Supreme Court Hands Win to Atlantic Coast Pipeline Developers Looking to Cross Appalachian Trail

But the fight to protect communities, wetlands, and wildlife from the proposed pipeline is far from over.

Big Schloss, George Washington National Forest, Virginia

Pat & Chuck Blackley/Alamy Stock Photo

In a 7–2 decision, the U.S. Supreme Court sided with developers of the Atlantic Coast Pipeline today, ruling that the proposed project can legally cross underneath a federally owned portion of the Appalachian Trail. Despite the setback for environmental groups and the roughly three million people who hike parts of the treasured trail each year, the court’s ruling only impacts one of the project’s multiple required permits—many of which have not yet been granted.

“This decision doesn’t greenlight or advance the dangerous Atlantic Coast Pipeline,” says Gillian Gianetti, an attorney in NRDC’s Climate & Clean Energy Program who helped prepare an amicus brief against the pipeline developers. “The fact remains that the developers cannot move ahead without securing eight crucial federal and state permits required for construction—concerning air pollution, endangered species, rights of way, and clean water.”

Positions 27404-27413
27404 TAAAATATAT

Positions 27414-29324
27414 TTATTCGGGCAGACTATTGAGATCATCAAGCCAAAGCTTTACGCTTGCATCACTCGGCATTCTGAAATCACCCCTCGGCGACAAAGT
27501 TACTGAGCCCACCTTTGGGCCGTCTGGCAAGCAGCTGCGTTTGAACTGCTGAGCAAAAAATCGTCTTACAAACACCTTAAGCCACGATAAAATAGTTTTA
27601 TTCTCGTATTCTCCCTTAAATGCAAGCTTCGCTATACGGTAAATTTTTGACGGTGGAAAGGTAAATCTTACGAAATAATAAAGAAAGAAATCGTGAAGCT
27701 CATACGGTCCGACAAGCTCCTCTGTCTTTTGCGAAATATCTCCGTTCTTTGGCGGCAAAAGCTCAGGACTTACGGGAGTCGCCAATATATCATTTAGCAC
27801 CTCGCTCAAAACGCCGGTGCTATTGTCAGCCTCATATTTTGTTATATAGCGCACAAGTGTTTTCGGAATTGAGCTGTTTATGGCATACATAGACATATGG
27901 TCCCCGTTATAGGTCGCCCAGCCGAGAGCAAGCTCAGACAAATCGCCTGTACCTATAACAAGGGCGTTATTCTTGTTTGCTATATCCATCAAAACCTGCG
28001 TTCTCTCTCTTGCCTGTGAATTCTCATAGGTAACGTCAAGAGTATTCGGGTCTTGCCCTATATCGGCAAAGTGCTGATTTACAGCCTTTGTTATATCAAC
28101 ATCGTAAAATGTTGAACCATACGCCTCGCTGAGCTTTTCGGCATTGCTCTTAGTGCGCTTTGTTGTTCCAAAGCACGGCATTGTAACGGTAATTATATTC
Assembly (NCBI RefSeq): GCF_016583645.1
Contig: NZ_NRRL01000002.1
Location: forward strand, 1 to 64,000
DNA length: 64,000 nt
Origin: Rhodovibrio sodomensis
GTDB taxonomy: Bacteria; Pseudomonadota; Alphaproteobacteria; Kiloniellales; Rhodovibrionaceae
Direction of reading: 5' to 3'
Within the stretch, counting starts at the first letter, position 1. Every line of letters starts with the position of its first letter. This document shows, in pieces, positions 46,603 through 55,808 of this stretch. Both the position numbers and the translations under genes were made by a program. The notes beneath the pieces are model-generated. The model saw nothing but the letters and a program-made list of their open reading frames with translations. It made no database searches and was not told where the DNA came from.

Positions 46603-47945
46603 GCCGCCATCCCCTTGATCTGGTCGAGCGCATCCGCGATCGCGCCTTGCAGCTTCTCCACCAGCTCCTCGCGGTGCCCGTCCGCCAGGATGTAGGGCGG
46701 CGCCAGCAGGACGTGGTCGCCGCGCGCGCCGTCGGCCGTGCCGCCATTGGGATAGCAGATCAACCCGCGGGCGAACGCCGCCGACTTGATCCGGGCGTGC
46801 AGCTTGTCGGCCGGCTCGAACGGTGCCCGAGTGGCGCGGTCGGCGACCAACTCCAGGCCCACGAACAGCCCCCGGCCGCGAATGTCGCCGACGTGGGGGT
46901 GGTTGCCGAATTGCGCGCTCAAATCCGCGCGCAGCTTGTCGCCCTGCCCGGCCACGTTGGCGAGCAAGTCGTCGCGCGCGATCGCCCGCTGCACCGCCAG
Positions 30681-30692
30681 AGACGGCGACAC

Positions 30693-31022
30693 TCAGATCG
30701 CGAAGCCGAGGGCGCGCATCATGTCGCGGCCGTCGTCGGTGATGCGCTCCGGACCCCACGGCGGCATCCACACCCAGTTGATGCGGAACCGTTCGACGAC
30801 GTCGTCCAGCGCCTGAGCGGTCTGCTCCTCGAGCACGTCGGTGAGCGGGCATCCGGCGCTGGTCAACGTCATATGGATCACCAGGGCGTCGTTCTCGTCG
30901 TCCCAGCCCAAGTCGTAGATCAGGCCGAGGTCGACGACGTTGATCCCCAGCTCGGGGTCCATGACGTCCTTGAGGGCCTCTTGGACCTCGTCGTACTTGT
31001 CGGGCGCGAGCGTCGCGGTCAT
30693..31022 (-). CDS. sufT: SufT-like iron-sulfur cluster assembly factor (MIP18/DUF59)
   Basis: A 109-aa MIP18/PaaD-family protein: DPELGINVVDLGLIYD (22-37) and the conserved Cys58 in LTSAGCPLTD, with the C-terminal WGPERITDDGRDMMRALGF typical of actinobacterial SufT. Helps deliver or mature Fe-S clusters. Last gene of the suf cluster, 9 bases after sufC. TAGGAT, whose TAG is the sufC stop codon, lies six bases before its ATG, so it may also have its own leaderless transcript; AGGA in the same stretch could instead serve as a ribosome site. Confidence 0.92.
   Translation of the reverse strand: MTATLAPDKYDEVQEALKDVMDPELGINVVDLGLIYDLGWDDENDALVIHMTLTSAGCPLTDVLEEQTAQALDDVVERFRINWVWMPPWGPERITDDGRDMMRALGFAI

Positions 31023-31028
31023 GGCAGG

In 2018, the 4th Circuit Court of Appeals invalidated a number of the pipeline’s permits on multiple grounds. The key question left for the Supreme Court was whether the Appalachian Trail qualifies as land in the National Park system so as to prohibit pipeline construction on the federally owned portions of the trail under the Mineral Leasing Act. The 4th Circuit had found that it was, but today, the Supreme Court agreed with the developers.

“In her noteworthy dissent, Justice Sotomayor clearly gets what should be obvious: that the Appalachian Trail is land in the National Park system,” Gianettti says. “And under federal law, a pipeline plainly cannot cross land in the National Park system.”

If approved, the proposed 600-mile-long Atlantic Coast Pipeline would transport gas from West Virginia, through Virginia, and into North Carolina, posing significant risks to communities, waterways, wetlands, and wildlife along the way. It would pass through steep, forested mountains—one of the most intact landscapes in the Southeast—and disrupt critical spawning and nursery habitat for endangered fish, such as the Atlantic and shortnose sturgeon.

“That’s why we’ll continue fighting through all legal and federal and state avenues to ensure this proposed fracked gas pipeline—which threatens the air, drinking water, environmental justice communities and our climate—is never built,” Gianetti says.”

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